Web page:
Plovdiv is a really neat city in Bulgaria. Maybe neat isn’t the right word, it sounds a little 60's cliche, but I enjoyed my stay. There are a lot of remnants from the time of the Roman emperor in the city, and it was beautiful to see these remains next to the modern buildings. Plovdiv is the second biggest city in Bulgaria, and it is another city I could see myself living in; it is big, but not too overwhelming; cosmopolitan, yet ancient. All in all, an exciting city. It is also a college town, so there are a lot of young people in the city. I also like that there are less people that know English. I was able to practice my Bulgarian with the Plovdivians, and at one point, had a two hour period in which I did not use any English whatsoever.Of course, at the hostel, English is once again the language of choice. There were people from all over the world, but once again the default was English. Our receptionist had an amazing grasp on the language, and working at a hostel must be great for language acquisition. I really like hostels, and am considering working at one in Prague. I’m not sure if I could balance school with the long hours, but it is a great way to meet people from all around the world.
I’m beginning to realize that Bulgarians are not very serious about their education. My friend Marjan said that when she went abroad, she enrolled in some classes but didn’t attend. Regardless, she was able to get a 5.5 out of 6 and pass the class. I’ve talked to Bulgarians who don’t take their education as seriously as it is taken in the US or Western Europe. For example, the hostel manager said that she skipped all of her classes that she wasn’t interested in, but it didn’t matter and she was still able to pass the classes. The style is quite different and a lot less effective. However, it is possible that they learn more about the subjects they enjoy... I’m not sure.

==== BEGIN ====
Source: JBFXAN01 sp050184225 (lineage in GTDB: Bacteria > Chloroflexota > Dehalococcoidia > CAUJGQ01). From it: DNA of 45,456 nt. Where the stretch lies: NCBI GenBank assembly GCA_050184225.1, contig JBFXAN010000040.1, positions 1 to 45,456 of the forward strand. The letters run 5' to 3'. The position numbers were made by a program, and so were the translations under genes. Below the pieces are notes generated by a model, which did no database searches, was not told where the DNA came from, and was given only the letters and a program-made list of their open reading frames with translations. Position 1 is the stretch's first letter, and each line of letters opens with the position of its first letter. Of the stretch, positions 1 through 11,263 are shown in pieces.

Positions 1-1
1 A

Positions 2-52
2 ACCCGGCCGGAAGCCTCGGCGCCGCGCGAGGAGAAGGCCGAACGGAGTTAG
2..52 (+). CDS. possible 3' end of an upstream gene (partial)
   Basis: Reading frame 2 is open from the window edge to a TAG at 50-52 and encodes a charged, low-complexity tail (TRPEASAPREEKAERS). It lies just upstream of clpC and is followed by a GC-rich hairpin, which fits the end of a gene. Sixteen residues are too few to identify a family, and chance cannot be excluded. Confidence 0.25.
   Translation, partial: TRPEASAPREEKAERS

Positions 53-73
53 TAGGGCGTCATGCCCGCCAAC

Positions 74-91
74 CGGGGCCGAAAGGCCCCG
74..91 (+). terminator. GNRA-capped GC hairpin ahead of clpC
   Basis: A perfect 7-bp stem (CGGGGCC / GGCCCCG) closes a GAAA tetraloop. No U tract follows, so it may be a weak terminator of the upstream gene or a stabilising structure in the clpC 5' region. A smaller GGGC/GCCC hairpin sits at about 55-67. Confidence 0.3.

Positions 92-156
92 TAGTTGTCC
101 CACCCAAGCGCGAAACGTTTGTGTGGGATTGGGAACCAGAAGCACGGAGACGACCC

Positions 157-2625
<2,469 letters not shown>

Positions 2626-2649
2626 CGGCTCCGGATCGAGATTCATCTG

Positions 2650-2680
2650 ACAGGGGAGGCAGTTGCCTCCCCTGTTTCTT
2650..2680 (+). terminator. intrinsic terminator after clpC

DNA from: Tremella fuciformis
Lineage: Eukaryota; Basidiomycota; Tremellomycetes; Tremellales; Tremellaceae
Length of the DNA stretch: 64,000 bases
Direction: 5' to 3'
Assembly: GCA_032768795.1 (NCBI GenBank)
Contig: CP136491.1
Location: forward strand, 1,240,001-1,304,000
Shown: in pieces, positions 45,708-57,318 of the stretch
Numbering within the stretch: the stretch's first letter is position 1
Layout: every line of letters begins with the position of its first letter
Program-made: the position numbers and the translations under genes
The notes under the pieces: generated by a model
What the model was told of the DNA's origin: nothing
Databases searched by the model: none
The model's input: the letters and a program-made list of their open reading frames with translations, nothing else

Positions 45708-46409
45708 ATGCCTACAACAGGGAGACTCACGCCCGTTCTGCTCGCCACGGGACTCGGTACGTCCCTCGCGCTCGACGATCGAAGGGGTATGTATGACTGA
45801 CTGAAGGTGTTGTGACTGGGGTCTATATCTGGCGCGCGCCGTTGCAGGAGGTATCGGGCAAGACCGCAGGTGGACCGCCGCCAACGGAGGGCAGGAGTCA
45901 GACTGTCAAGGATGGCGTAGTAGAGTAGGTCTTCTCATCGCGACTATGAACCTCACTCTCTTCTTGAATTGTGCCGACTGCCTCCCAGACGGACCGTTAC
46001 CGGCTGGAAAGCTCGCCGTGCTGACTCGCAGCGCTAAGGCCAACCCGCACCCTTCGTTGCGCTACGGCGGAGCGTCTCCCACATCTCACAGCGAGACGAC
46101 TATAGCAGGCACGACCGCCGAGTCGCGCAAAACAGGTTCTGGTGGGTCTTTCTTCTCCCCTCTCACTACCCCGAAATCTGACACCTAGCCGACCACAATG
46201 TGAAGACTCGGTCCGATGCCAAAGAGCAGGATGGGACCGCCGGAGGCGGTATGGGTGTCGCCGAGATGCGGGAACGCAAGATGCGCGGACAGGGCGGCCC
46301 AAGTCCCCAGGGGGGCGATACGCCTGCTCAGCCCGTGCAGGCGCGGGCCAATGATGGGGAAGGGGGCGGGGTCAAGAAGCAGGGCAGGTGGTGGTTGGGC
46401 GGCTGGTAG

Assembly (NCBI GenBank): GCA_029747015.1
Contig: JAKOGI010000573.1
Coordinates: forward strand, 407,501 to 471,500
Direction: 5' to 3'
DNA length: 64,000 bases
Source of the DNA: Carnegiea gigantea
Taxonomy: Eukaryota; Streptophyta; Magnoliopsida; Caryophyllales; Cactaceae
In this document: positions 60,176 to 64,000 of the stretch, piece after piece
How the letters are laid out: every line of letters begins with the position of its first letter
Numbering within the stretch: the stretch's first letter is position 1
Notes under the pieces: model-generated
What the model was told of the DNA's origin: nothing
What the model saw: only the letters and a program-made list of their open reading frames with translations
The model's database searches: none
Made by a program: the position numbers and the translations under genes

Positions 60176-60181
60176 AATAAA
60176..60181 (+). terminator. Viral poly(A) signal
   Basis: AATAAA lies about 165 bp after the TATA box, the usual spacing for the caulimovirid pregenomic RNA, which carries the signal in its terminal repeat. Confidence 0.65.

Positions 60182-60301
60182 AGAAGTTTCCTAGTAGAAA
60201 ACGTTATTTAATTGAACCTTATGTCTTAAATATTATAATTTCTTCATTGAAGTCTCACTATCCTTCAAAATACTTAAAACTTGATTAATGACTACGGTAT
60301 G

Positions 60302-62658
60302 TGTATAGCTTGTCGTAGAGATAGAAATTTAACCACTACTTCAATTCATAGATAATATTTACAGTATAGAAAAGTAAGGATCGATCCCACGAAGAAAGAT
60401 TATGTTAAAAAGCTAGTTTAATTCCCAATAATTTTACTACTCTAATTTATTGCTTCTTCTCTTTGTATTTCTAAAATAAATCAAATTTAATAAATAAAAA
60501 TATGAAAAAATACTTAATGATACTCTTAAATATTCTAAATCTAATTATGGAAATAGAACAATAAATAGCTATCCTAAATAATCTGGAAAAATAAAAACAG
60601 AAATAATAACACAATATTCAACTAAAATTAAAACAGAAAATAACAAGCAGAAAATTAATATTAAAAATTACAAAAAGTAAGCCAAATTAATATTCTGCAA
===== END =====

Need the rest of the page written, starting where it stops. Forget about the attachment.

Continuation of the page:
Yesterday, I took a bus, with my new Australian friends who are traveling Eastern Europe, from Plovdiv back to Veliko Tarnovo. The ride was gorgeous; we passed through the Balkan Mountains and the ride was very calming, though a bit bumpy. It took 6 hours, but when we finally arrived in VT, it felt like I was returning home. The town is still kind of weird since the departure of all the students at the seminar, but it is nice to be in a familiar location.